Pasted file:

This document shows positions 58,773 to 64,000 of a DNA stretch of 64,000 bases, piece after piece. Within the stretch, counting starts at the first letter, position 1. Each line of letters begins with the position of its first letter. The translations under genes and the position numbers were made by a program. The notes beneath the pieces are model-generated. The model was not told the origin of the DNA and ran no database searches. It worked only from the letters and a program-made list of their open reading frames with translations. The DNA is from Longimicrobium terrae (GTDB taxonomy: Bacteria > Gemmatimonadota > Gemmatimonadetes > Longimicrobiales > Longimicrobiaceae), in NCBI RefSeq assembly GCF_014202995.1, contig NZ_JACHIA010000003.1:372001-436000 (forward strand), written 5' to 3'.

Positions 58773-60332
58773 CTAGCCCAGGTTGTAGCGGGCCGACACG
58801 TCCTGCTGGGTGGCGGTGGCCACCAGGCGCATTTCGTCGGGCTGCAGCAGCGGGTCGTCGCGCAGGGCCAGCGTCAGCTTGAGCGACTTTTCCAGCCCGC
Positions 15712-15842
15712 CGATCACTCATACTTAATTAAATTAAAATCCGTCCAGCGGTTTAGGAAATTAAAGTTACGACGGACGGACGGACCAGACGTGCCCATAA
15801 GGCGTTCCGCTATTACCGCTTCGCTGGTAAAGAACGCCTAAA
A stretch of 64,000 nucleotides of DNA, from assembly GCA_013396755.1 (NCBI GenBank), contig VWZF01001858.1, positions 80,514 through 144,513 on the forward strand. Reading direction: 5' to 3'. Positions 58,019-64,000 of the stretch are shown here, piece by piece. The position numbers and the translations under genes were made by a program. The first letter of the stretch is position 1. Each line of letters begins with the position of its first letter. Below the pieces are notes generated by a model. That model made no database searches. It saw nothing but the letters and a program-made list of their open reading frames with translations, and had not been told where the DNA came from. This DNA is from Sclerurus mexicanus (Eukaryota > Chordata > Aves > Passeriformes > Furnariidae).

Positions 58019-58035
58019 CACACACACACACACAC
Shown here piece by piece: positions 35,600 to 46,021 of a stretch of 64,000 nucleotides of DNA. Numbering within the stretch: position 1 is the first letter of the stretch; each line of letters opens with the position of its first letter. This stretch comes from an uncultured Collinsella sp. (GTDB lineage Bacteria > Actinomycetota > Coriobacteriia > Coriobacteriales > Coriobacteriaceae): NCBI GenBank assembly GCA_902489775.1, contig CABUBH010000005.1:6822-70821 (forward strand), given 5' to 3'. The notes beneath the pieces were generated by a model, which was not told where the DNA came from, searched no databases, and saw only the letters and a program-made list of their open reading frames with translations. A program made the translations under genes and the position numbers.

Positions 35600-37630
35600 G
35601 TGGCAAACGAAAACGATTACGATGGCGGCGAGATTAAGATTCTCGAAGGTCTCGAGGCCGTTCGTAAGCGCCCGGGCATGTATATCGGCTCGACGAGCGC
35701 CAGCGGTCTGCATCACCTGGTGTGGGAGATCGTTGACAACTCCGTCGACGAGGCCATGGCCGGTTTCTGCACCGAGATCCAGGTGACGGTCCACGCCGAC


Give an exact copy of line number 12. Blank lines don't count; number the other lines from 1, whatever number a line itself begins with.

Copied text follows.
Positions 35600-37630